Slagtestrand | Film threat

If you have seen Mystery Teamthen you will immediately understand the tone Daniel C. Davis aims for with his second feature film directorial effort and third screenwriter credit, Slagtestrand. Of course, such a comparison is not a bad thing, since “imitation is the most sincere form of flattery,” or so they say. The Derrick Comedy title is brilliantly funny and heartfelt, so anything that skews close to it is at least ambitious in the right way.

Barry (Ethan Han) and his best friend, Ralph (Jon McKoy), are two wayward young adults with no ambition to do anything. Their complete lack of responsibility drives Barry’s father (Oscar Aguilar) up the wall, so he throws them out of his house until they find work. The duo’s search for employment leads them all through the city, causing them to end up in the middle of a crime scene.

“…the search for employment leads them all throughout the city, causing them to end up in the middle of a crime scene. “

Barry and Ralph notice all the store closures and missing people, so they find out what their job should be – crime for rent for only 25 cents per. sag. Unfortunately, the two are not very skilled or athletic, so their fight against crime constantly ends in failure. But following all the killings, they came to blows with the killer, Fish Man Sam (Jim Cannatelli). Can these two sympathetic doofuses get together long enough to survive until the morning, or are they dead and just do not know yet?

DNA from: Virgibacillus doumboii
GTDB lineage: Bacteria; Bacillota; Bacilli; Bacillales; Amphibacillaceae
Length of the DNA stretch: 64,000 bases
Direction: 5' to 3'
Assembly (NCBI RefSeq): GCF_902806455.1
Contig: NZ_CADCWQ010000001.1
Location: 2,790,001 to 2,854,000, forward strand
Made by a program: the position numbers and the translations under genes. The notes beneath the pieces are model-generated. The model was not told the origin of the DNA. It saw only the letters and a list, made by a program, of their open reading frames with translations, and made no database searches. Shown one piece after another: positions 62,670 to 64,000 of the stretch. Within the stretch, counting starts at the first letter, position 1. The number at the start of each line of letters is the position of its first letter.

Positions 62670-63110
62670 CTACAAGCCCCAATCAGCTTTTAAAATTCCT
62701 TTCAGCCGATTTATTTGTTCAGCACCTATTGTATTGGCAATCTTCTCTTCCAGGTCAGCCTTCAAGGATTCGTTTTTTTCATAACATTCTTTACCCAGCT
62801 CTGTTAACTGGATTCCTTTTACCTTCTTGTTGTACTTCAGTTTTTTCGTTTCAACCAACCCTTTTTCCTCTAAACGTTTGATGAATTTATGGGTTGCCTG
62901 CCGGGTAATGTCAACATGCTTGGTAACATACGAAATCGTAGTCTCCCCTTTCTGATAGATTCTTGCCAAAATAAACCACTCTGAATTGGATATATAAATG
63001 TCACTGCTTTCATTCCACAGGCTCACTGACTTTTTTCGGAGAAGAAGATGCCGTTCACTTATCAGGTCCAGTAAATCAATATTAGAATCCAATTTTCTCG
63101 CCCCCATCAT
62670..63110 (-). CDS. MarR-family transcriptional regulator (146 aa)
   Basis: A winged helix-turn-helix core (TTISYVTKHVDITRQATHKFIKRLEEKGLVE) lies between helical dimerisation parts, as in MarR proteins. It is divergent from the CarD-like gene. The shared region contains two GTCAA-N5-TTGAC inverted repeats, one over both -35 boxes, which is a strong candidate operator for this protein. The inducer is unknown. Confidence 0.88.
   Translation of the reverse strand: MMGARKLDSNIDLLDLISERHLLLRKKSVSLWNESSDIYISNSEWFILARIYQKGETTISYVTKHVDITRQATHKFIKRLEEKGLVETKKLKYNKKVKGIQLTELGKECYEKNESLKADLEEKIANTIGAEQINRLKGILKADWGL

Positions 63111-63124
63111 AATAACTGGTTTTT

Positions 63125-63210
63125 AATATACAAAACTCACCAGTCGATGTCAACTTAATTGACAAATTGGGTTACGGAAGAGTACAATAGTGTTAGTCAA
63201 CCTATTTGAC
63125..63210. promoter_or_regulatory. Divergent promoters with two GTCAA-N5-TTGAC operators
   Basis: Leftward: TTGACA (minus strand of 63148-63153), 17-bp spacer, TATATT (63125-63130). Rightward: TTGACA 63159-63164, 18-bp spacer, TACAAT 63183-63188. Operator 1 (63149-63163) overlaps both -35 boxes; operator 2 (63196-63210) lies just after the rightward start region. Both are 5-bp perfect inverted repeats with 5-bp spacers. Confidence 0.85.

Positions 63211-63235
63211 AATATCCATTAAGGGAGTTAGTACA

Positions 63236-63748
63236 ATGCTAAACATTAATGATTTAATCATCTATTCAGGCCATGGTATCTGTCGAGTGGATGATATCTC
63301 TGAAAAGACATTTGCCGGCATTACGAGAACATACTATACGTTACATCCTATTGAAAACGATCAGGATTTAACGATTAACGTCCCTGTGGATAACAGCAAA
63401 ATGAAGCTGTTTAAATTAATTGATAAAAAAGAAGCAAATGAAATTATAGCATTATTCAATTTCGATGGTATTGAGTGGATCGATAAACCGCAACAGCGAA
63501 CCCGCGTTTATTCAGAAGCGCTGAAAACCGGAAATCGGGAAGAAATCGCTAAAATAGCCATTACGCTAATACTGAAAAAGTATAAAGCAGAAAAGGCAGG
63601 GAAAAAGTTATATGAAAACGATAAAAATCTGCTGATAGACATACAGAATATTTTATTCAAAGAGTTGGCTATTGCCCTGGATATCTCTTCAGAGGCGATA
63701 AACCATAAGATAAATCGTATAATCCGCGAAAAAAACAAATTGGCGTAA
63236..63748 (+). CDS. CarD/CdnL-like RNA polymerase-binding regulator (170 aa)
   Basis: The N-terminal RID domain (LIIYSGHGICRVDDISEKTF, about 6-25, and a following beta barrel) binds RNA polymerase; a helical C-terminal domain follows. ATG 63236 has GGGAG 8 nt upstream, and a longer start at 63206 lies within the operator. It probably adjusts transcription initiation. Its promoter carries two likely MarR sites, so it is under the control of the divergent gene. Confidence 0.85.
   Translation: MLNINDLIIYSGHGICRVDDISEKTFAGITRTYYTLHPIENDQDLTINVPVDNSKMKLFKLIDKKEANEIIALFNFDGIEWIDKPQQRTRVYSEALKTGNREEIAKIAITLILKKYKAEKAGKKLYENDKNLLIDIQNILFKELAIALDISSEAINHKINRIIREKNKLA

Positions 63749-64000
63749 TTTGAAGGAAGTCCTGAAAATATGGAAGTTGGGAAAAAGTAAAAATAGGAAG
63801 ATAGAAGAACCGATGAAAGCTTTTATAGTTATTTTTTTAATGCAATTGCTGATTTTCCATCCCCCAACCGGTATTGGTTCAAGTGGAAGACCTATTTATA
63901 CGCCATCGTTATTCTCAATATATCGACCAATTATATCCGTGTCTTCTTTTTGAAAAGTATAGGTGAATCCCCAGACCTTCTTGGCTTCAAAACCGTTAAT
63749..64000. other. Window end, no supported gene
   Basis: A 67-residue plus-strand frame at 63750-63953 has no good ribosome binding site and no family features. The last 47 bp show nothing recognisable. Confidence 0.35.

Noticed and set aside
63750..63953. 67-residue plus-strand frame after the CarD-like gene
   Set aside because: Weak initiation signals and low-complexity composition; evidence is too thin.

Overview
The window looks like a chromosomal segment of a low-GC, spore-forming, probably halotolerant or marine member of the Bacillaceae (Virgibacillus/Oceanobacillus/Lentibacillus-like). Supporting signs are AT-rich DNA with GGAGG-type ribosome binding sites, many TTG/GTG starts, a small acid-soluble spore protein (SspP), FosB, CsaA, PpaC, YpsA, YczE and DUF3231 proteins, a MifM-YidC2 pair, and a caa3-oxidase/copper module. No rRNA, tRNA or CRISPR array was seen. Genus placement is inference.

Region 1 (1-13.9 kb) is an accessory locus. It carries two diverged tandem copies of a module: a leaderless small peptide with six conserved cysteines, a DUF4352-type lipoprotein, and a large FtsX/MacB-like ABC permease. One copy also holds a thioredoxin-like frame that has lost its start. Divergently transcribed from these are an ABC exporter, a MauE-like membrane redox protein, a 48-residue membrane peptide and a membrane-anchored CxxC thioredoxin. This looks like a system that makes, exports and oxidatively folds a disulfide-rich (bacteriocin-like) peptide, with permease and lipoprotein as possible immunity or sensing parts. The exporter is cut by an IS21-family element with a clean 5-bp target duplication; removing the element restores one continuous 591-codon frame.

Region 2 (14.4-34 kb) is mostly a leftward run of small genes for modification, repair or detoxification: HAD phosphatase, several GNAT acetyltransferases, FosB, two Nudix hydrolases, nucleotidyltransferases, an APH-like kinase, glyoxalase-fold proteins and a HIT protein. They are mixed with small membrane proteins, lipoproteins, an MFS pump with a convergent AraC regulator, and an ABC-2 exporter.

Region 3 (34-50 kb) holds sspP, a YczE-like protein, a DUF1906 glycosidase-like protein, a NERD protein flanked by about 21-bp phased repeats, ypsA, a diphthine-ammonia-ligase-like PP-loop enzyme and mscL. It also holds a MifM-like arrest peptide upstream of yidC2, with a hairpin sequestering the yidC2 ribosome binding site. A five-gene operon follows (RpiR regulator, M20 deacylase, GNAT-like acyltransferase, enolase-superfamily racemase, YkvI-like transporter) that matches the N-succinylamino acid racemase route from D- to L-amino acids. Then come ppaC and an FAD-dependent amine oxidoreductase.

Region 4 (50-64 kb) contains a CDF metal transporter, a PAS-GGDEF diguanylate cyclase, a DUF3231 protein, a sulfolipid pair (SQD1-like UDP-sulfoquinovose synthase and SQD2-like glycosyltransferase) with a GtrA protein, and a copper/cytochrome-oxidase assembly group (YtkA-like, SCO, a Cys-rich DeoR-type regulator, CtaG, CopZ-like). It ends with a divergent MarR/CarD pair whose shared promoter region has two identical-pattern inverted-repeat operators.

There is a certain charm inside Slagtestrand leading the film to the finish line despite a handful of issues. To begin with, Barry and Ralph are simply too stupid for the story to work properly. They see an officer wiping an area off with the yellow warning tape, which clearly accuses something terrible that had happened. They are completely untouched by this, which is great for the ongoing gag that their observation skills are piss poor. But that raises the question of why they think they would be good at fighting crime in the first place.

See, the other problem with Barry and Ralph is that they’re flat. They like board games a lot and that’s about the only thing that’s for them. As such, it’s hard to identify their inspiration to become superheroes, and goes so far as to bear the names Awesome Boy and Bludgeon Man, respectively. This interruption between what is displayed and how leads act damages production in general.

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